Cracking the AP Biology Exam


Diversity of Organisms


Now let’s talk about viruses. Viruses are the smallest organisms that you’ll have to deal with on the AP Biology Exam. They might be tiny, but they have an enormous impact on many organisms, including humans: Such diseases as hepatitis, the common cold, and AIDS are all caused by viruses.

Scientists believe that viruses don’t belong with the other organisms we’ve just discussed. This is because they are not true cells. In fact, they aren’t really “alive” in the classic sense. When we say that a virus is not “alive,” we mean that it doesn’t live or reproduce independently.

Viruses have only two basic components:

  • A coat made of proteins.
  • A viral chromosome, which can be either DNA or RNA.

Because they will most likely appear on the AP Biology Exam, let’s discuss how they reproduce in a process called lysis:

1. A virus attaches to receptors on a “host” cell. This can be any type of cell—a bacterium, a plant, or an animal cell.

2. Once attached, the virus injects its nucleic acid into the host cell.

3. The virus’s nucleic acid forces its host to use its metabolic machinery to synthesize viral particles.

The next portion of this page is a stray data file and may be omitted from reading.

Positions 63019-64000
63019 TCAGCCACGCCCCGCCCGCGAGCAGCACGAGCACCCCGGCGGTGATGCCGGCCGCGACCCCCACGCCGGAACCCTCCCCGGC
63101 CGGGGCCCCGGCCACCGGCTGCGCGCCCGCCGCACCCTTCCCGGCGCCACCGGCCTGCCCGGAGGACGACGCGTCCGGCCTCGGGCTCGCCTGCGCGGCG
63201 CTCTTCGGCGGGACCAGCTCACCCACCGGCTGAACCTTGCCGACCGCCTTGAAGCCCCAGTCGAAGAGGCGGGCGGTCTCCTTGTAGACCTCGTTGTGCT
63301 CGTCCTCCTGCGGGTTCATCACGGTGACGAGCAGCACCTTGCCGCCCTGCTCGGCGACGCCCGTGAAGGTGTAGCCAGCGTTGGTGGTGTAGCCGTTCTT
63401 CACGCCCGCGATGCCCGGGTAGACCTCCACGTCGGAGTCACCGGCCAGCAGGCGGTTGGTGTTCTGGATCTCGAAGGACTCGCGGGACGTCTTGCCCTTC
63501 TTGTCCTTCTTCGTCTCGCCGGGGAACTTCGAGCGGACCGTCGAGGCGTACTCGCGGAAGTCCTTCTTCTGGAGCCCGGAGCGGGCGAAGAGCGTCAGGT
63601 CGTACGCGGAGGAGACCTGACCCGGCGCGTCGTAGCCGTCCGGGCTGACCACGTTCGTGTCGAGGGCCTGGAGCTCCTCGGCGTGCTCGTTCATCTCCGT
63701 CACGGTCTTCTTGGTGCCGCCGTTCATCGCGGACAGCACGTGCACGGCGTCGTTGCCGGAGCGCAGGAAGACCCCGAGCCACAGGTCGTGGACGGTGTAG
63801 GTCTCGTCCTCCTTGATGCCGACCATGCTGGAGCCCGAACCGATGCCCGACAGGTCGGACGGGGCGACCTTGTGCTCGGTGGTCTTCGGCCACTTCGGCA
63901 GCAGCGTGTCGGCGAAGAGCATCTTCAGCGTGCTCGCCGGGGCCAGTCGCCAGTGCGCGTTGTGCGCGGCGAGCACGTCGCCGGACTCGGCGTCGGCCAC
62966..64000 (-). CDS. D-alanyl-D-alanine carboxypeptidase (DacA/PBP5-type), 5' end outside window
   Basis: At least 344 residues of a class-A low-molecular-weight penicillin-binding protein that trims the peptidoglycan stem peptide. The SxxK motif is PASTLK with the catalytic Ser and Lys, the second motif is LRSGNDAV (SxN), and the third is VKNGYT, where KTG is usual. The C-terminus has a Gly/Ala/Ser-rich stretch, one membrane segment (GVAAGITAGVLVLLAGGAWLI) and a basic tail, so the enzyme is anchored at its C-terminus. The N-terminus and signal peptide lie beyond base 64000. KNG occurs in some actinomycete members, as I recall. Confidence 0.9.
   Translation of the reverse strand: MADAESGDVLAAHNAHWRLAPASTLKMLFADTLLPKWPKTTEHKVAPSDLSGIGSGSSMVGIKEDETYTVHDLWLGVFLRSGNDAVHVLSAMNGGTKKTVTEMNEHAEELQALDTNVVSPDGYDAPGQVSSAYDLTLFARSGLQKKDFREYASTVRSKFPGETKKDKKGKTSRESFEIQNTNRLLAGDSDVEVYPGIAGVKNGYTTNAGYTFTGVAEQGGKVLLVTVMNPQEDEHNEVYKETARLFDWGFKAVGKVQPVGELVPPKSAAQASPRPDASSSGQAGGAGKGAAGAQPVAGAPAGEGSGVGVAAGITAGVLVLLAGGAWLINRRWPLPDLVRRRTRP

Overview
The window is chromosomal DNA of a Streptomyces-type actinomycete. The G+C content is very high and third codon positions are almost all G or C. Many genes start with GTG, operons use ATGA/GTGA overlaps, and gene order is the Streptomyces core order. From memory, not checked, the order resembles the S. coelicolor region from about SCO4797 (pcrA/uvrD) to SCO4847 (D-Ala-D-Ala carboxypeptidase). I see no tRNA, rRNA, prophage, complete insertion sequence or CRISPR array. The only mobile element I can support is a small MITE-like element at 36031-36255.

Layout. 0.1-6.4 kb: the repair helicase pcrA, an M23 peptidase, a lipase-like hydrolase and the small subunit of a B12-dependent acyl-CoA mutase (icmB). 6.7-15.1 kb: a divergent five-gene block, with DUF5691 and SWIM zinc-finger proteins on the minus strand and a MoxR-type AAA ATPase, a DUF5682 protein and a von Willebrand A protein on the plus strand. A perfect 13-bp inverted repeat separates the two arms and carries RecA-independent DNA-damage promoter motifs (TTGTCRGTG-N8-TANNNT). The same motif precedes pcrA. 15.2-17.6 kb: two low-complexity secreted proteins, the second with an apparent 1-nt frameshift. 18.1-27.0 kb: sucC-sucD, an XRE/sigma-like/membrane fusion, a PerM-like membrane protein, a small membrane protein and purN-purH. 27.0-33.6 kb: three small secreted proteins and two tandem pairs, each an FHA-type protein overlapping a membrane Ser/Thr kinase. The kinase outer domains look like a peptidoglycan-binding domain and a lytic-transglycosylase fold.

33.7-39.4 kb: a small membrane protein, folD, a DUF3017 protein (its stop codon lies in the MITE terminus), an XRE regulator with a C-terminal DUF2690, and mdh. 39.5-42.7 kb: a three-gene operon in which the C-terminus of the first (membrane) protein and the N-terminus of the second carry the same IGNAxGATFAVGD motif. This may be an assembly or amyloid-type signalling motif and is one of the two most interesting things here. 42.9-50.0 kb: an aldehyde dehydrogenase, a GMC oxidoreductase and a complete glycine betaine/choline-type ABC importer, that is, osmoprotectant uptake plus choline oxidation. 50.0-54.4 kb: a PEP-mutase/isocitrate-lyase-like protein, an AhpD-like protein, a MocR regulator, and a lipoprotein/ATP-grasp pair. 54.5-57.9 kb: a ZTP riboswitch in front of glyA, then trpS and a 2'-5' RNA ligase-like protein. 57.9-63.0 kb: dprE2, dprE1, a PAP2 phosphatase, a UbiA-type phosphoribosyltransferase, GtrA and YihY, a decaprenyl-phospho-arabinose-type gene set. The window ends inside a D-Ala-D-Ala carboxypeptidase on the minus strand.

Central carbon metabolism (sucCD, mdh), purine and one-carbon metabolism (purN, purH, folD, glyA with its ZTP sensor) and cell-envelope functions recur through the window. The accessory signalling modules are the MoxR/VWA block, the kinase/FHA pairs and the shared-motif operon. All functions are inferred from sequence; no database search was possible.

4. Newly synthesized viral components are assembled.

5. Eventually, viruses produced in the cell are released and lytic enzymes kill the host cell.

Take a look at the lytic cycle of a typical bacterial virus known as a bacteriophage:

Lysogenic Cycle

Sometimes a virus can integrate its genetic material into the host’s DNA. In this case, when the host’s DNA replicates, the viral DNA also replicates. However, this does not necessarily kill the host cell, as long as the viral genes that code for viral structural proteins are repressed. A virus that can coexist with its host cell is called a temperate virus, and the cycle in which viral DNA gets copied but new viruses are not made is called the lysogenic cycle. Certain conditions will cause a temperate virus to revert to a lytic cycle, in which new viruses do get made and eventually kill the host cell.


Retroviruses are RNA viruses that go through the lysogenic life cycle. Because in this case the viral genome is RNA, and all other organisms have a DNA genome, a DNA copy of the viral genome must first be made before integration can occur. This requires a special enzyme, because the host has no enzymes that make DNA by reading an RNA template. This enzyme is an RNA-dependent DNA-polymerase, and, as with the RNA-dependent RNA-polymerase discussed in Chapter 6, must either be carried with the virus or synthesized during translation. The common name for RNA-dependent DNA-polymerase is reverse transcriptase—normally transcription creates RNA from DNA, and this enzyme runs reverse transcription; it creates DNA from RNA. The virus that causes AIDS is a retrovirus (HIV), and many cancer-causing viruses are retroviruses.